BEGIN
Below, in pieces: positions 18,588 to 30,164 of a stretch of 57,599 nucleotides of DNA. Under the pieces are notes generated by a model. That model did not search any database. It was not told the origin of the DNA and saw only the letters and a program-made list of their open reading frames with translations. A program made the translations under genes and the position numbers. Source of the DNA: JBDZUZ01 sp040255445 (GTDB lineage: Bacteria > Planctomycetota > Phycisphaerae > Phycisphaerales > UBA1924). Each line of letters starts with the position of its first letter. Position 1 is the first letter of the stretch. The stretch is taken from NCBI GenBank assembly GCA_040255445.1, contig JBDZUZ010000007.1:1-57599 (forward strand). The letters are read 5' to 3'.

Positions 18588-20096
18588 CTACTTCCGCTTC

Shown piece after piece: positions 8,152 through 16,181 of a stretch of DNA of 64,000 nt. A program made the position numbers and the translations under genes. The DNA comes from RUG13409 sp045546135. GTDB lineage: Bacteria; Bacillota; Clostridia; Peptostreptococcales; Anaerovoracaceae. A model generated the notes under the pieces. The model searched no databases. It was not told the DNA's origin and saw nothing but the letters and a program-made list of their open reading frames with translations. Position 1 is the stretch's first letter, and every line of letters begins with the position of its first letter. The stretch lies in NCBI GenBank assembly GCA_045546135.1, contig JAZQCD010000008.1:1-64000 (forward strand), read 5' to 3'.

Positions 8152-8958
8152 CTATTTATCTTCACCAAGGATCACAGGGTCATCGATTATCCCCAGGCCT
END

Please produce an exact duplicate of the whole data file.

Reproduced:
Below, in pieces: positions 18,588 to 30,164 of a stretch of 57,599 nucleotides of DNA. Under the pieces are notes generated by a model. That model did not search any database. It was not told the origin of the DNA and saw only the letters and a program-made list of their open reading frames with translations. A program made the translations under genes and the position numbers. Source of the DNA: JBDZUZ01 sp040255445 (GTDB lineage: Bacteria > Planctomycetota > Phycisphaerae > Phycisphaerales > UBA1924). Each line of letters starts with the position of its first letter. Position 1 is the first letter of the stretch. The stretch is taken from NCBI GenBank assembly GCA_040255445.1, contig JBDZUZ010000007.1:1-57599 (forward strand). The letters are read 5' to 3'.

Positions 18588-20096
18588 CTACTTCCGCTTC

Shown piece after piece: positions 8,152 through 16,181 of a stretch of DNA of 64,000 nt. A program made the position numbers and the translations under genes. The DNA comes from RUG13409 sp045546135. GTDB lineage: Bacteria; Bacillota; Clostridia; Peptostreptococcales; Anaerovoracaceae. A model generated the notes under the pieces. The model searched no databases. It was not told the DNA's origin and saw nothing but the letters and a program-made list of their open reading frames with translations. Position 1 is the stretch's first letter, and every line of letters begins with the position of its first letter. The stretch lies in NCBI GenBank assembly GCA_045546135.1, contig JAZQCD010000008.1:1-64000 (forward strand), read 5' to 3'.

Positions 8152-8958
8152 CTATTTATCTTCACCAAGGATCACAGGGTCATCGATTATCCCCAGGCCT